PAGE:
Mild cognitive impairment (MCI), a condition that sometimes develops into Alzheimer's disease, has many causes, including very early undiagnosed Alzheimer's. But some of the causes of MCI may be reversible, including one you might not suspect: medications.
While medications are, of course, intended to help and are prescribed for specific diagnoses, many have side effects and may interact with each other, causing adverse effects. These can include lethargy, weakness, weight gain or loss, additional medical complications, and mild cognitive impairment, among others.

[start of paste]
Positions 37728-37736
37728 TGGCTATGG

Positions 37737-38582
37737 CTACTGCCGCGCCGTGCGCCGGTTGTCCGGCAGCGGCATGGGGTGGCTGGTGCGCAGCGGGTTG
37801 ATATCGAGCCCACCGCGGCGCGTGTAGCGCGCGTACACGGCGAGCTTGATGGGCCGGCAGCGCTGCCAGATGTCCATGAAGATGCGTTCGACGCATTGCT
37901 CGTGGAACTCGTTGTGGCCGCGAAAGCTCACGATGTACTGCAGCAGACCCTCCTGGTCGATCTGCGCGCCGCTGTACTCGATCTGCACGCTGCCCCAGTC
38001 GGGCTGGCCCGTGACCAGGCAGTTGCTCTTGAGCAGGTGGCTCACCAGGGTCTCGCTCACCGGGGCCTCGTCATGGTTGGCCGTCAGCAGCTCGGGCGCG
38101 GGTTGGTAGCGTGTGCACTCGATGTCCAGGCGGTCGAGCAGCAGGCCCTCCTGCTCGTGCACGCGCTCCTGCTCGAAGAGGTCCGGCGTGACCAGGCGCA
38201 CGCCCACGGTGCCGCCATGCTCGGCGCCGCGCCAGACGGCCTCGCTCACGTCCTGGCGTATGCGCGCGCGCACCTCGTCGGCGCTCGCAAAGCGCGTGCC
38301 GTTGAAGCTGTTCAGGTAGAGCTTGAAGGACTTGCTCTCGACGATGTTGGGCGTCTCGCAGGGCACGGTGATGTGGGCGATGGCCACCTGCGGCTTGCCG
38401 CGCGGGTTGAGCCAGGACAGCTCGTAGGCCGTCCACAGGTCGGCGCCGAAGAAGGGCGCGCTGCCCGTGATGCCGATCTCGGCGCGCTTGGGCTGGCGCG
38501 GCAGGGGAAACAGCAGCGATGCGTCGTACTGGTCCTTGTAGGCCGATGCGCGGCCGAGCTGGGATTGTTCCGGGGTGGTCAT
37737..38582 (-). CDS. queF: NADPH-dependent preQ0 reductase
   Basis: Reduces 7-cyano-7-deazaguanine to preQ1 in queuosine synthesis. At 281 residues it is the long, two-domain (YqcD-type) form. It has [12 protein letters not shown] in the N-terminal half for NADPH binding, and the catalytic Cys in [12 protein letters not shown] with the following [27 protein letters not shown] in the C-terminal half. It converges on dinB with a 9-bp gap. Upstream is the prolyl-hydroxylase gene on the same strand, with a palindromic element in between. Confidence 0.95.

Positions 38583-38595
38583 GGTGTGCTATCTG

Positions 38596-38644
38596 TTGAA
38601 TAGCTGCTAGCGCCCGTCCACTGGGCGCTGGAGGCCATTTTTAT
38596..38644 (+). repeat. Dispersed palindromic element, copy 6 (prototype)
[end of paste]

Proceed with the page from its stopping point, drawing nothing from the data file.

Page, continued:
If you are experiencing some of the symptoms of MCI, ask your physician to review your medications, including any other-the-counter medicines, vitamins and supplements you're taking. It's possible that a change in your medicines could restore some of your ability to think clearly and improve your memory.
For more information about what contributes to this problem of too many medicines and how to prevent it from happening to you, see: Can Too Many Medications Cause Symptoms of Dementia? Polypharmacy and Drug-Induced Cognitive Impairment.